Ben Claassen III (For Express)

Q. My boyfriend of seven years and I have broken up three times over his lack of motivation to get married. I always go back to him because I want to spend my life with him and he is my best friend and a wonderful person. But he doesn’t get that the “piece of paper” is important to me. I know he has anxiety about the symbolism of commitment but if I give in on this, I’m setting up our relationship for me to always give in. —At a Crossroads

I’m betting that after seven years you have a good idea whether “giving in” on this would lead to a screwed-up power dynamic. Is this a lone, unique issue? Or part of a larger pattern of stalemates?

He might not get your reasons, but do you get his? Only some serious individual soul-searching and joint communication will figure out once and for all whether your relationship, in and of itself, is more important than the question of marriage or no marriage. Whether it’s a pros/cons battle, a compromise, a deadline or anything besides flipping a coin, there is no one right answer — but together you can find the solution that works as well as possible for both of you.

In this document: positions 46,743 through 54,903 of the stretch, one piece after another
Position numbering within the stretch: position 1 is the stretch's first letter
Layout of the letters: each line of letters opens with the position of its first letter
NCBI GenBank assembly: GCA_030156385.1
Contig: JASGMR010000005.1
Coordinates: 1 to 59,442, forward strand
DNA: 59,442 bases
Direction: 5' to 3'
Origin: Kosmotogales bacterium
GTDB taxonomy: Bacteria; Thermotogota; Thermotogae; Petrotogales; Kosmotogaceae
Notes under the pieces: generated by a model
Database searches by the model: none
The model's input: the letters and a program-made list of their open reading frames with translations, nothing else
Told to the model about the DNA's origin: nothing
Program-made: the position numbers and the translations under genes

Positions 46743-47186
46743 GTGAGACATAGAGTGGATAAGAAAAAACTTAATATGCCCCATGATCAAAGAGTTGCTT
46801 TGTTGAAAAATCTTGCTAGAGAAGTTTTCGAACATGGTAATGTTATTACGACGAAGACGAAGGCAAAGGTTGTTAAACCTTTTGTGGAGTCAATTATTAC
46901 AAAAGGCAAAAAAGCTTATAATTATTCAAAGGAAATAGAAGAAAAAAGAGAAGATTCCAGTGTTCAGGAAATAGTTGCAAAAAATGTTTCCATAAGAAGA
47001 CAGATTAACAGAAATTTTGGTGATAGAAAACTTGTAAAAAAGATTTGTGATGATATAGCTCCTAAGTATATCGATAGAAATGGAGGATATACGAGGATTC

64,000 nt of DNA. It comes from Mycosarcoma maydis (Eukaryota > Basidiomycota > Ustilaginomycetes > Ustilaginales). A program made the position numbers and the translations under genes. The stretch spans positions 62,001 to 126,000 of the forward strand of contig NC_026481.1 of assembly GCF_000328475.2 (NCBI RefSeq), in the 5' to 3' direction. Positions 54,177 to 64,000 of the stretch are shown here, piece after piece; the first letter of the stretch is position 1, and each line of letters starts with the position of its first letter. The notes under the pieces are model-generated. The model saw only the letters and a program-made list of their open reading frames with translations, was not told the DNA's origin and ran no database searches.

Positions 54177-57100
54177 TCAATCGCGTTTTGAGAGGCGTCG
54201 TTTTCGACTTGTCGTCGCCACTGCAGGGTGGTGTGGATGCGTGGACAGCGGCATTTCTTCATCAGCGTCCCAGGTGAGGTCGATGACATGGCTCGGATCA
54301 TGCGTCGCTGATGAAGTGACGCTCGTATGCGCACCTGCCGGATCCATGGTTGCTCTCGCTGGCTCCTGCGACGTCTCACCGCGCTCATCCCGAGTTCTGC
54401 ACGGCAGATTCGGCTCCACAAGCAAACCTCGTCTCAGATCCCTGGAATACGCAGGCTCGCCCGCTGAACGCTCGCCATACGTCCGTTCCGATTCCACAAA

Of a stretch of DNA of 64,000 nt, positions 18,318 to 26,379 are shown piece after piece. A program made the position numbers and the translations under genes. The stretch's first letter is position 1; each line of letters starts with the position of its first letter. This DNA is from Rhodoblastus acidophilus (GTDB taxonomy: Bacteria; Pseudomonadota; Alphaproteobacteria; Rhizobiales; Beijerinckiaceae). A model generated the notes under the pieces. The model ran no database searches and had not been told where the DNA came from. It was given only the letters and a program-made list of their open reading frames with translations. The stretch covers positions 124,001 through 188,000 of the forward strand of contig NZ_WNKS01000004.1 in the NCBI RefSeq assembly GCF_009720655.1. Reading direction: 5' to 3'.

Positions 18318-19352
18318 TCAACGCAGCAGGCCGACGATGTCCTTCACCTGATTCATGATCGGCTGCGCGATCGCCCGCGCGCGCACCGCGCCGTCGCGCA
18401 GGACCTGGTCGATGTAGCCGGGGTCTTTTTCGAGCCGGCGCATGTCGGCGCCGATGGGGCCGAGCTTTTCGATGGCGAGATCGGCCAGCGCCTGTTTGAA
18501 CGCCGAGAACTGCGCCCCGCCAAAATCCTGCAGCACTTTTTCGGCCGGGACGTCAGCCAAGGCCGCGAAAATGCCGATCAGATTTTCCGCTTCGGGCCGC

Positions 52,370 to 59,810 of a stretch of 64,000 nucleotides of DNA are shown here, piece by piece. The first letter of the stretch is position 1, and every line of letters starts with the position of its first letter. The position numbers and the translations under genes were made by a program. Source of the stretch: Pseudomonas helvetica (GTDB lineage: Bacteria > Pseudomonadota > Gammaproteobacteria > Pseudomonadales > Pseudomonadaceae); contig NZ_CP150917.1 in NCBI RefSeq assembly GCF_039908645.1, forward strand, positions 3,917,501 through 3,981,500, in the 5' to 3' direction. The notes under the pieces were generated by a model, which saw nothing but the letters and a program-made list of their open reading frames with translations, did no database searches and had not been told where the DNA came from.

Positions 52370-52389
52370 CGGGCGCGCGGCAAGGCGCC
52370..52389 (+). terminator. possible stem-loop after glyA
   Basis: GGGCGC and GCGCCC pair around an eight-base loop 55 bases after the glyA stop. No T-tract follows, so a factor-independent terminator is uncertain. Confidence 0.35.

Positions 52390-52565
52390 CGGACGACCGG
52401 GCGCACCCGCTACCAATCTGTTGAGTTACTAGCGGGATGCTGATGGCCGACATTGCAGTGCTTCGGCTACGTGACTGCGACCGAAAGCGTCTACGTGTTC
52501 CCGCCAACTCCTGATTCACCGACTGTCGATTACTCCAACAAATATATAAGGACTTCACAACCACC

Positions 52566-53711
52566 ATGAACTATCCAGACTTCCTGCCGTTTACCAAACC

I’m my drunk sister’s keeper

Q. My sister recently moved to the area, so we go out a lot. But she drinks a lot more than me, and I end up having to watch her to make sure she doesn’t do inappropriate things, fall down stairs, etc. Usually she ends up crashing at my place because she is in no shape to take care of herself. I don’t think she has a serious alcohol problem, just immaturity, but how do I stop being her babysitter? Tired of This

Well, my mental jury is still out on the “serious alcohol problem” question — especially given she does this every single time she goes out, despite its causing disruptions. Of course, I wonder how much you have actually conveyed to her that it’s causing these disruptions? I vote for a more all-encompassing discussion that addresses the fact that this is not a healthy pattern, but what can I say — as a therapist, that’s how I roll. If you insist on focusing only on the annoyance-as-it-relates-to-you part, then just start there. “I don’t have as much fun when we go out these days, because I end up needing to take care of you a lot. It makes me not want to go out as much. Can we change this pattern?”

Send your questions for Baggage Check to Dr. Andrea Bonior at baggage@wpost.com.

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